Cyber security has shot into headlines recently, after the high-profile cyber security attacks on Optus and Medibank. Consequently, all Australian businesses, both big and small, are now on alert and closely examining their cyber security requirements.
HopgoodGanim Lawyers' Partner Michele Muscillo, Senior Associate Richard Hanel and Law Graduate Liam O’Shaughnessy discuss the implications for listed companies and the ASX Listing Rules to be aware of.
At the forefront of cyber security requirements will be the implementation of operational responses to the cyber security attack and addressing the application of various regulatory notification requirements for a data breach. Special Counsel Steven Hunwicks from HopgoodGanim's Intellectual Property, Technology and Cybersecurity practice discusses this in more detail in a recent cyber security podcast.
In the case of listed companies, the individuals affected by the cyber security attack are not the only individuals that need to be kept informed. Listed companies have the added responsibility of ensuring that they are also keeping their investors updated with regards to the developing situation. In the rush to address the immediate impact of the cyber security attack, listed companies must still ensure that they are meeting their continuous disclosure requirements and updating the market with appropriate information as soon as that information is available.
This has been highlighted in comments by the Chief Compliance Officer of the ASX as reported by the Australian Financial Review on 8 November 2022, in which listed companies are being urged by the ASX to implement a plan for how they will inform the market of a data breach in the event they fall afoul of a cyber security attack. It is important that in doing so, ASX Listed companies consider their continuous disclosure obligation under the ASX Listing Rules, including the use of trading halts and/or voluntary suspensions where appropriate.
What is the continuous disclosure obligation?
The ASX Listing Rules impose several disclosure requirements on listed entities, one of which is the continuous disclosure obligation. This obligation is imposed by Listing Rule 3.1, which states that a company must immediately disclose to ASX any information which a reasonable person would expect to have a material effect on the price or value of their securities. In this context, ASX Guidance Note 8 identifies that:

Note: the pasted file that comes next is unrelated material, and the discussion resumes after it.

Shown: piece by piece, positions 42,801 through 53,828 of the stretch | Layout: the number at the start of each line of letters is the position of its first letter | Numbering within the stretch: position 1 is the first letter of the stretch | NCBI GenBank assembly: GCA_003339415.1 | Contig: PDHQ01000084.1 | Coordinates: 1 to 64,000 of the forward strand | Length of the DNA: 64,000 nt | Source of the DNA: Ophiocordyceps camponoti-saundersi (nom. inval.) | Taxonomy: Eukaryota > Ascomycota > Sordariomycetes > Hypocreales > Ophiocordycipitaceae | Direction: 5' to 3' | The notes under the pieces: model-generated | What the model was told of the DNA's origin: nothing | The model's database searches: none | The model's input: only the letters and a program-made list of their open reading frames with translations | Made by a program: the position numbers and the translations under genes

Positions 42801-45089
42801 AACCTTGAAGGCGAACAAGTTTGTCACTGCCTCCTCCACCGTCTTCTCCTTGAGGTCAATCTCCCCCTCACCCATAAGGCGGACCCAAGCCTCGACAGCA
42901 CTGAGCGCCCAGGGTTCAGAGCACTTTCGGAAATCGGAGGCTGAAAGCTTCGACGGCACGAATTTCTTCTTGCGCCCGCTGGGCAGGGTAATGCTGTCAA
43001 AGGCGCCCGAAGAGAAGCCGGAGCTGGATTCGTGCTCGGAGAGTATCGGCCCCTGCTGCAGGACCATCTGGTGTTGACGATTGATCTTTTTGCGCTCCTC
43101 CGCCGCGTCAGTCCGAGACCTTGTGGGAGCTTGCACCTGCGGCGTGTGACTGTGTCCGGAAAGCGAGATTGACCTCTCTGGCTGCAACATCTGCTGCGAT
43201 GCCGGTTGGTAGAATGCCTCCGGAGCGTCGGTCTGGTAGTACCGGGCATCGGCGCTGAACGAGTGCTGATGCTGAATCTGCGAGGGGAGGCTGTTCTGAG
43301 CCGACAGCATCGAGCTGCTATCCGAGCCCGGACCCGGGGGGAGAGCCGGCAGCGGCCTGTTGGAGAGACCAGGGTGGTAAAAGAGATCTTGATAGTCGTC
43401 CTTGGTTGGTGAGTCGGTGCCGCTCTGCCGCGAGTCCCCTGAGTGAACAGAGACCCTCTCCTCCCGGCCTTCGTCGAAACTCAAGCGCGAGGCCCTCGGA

- “material effect’ is a consideration of whether the information would, or would be likely to, influence persons who commonly invest in the securities of the company in deciding whether acquire or dispose of securities;
- ‘Immediately’ does not necessarily mean instantaneously, but rather, promptly (as quickly as possible) and without delay (without postponing the announcement to a later time).
- ‘Information’ is not strictly a matter of fact but can also be an opinion or intention. It does not need to be financial information, or even measurable in financial terms – as long as it has a material effect on the company’s securities price.
Disclosure must be made even if it does not appear to be in the short-term interests of the company and a breach of the disclosure obligations can incur serious legal consequences for the company and its officers.
Exclusions are available but would be unlikely to be relevant in the event of data breach resulting from a cyber security attack.
Given the potentially significant costs associated with a cyber security attack, including undertaking forensic investigation, remedial action, notification action, potential payment of a ransom demand, together with the cost of the disruption to the business and the potential for reputational damage, any significant cyber security attack on a listed company that holds a large amount of personal information has the potential to have a material effect on the financial position of the company and, in turn, its share price. This is before factoring in the potential financial consequences arising from regulatory fines or civil compensation claims where the company may be found to have breached any applicable laws or been negligent in keeping up with industry standards, in terms of cyber security attack prevention or management.
Trading Halts and Voluntary Suspensions